DENVER - Christmas Day was a very happy one for David Phares. It was not because of gifts he received, but because the 27-year-old had gotten out of prison just one day before. Three weeks later, Phares was hoping for one more present: a new job."I've applied for a lot of jobs," he said.
Phares and other ex-felons got some help with their job hunts on Monday. The Bo Matthews Center for Excellence hosted an event that matched up job-seekers with businesses that can provide advice and apprenticeships, despite their criminal backgrounds.
"What their past was, what they did before, that's not going to matter," said Denver Joint Electrical Apprenticeship Training Committee (DJEATC) Training Coordinator Dan Hendricks. "If they want to work, we've got a place for them."
DJEATC provides multi-year training programs for a fee, teaching people how to become electricians.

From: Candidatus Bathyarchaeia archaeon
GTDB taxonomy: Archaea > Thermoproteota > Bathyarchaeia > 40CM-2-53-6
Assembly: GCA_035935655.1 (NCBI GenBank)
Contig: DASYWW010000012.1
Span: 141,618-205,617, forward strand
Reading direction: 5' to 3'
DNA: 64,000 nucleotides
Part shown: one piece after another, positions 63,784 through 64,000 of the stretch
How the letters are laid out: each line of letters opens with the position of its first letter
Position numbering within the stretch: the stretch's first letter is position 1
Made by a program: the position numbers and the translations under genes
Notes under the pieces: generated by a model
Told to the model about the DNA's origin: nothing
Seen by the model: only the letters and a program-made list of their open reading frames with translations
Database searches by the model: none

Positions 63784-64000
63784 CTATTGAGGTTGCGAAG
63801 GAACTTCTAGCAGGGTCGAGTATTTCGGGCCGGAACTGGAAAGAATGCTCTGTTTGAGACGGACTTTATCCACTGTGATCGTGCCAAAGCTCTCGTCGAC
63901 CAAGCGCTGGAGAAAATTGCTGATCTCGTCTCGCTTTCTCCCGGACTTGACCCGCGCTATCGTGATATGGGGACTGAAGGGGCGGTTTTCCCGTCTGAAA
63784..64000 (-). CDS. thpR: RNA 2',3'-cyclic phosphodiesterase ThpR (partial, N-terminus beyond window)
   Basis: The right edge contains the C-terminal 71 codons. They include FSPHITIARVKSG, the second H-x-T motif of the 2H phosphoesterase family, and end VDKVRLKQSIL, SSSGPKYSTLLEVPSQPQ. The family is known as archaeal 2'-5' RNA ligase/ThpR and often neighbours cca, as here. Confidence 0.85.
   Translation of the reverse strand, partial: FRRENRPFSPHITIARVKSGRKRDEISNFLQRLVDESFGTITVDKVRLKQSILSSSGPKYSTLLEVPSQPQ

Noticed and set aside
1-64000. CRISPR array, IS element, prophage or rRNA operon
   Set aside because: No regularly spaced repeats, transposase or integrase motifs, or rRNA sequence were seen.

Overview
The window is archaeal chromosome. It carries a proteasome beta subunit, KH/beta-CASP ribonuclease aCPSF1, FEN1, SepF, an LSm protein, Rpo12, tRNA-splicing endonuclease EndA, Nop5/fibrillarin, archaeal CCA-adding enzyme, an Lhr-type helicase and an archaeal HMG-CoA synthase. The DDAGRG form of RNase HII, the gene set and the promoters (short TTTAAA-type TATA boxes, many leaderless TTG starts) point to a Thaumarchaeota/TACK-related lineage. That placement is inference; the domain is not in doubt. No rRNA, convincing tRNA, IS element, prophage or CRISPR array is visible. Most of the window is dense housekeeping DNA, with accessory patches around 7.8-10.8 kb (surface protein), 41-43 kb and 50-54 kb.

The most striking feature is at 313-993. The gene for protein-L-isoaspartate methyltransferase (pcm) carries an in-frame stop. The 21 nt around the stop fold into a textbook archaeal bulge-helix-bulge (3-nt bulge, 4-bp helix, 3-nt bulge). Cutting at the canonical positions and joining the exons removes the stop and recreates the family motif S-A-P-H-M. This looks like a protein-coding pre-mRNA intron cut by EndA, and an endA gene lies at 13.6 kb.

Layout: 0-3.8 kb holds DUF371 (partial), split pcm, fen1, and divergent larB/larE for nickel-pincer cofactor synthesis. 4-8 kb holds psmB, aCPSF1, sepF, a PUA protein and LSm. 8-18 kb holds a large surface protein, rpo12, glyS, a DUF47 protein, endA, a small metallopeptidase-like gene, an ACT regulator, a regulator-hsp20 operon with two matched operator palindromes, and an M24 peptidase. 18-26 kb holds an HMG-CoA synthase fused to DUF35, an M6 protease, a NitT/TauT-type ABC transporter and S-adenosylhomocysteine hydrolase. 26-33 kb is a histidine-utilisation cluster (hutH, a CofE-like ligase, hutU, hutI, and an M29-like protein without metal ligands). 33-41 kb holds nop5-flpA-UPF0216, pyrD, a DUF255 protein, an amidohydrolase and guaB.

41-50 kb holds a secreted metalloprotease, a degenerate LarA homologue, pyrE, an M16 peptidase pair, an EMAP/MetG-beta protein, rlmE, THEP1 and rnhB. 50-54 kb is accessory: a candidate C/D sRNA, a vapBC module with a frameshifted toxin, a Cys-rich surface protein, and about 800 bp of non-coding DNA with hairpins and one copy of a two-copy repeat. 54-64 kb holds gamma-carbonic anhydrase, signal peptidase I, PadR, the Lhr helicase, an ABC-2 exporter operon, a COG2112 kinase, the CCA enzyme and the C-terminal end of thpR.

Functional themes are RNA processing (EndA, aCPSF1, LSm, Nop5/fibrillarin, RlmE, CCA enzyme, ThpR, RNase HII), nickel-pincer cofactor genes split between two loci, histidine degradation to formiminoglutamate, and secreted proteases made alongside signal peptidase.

Several other companies also attend the event. Forty-four-year-old Jerry Harris, convicted of drug possession, was one of the first job-seekers to arrive.
"It shows there are a lot of companies that do care and they don't mind my background," she said. "I'm not who I used to be."
Bo Matthews Center for Excellence Project Manager Innael Miranda says the tough job market means it's harder than ever for ex-felons to compete with so many qualified applicants.
"We have people who were laid off, who were managers, who have been with companies for long periods of time and are looking for work. These are people our clients have to compete with," he said.
The stiffened competition is one reason why Miranda stresses the importance of learning a specific skill or trade.
"It's almost mandatory that they have training and certification in order to find a job," he said.
Miranda's organization also serves homeless and low-income residents. He says the nonprofit will soon open its own business to provide clients with jobs.